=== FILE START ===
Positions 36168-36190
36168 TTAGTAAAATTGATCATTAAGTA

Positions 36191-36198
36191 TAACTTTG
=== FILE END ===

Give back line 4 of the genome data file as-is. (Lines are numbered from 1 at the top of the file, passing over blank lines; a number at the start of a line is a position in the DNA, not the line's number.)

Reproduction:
36191 TAACTTTG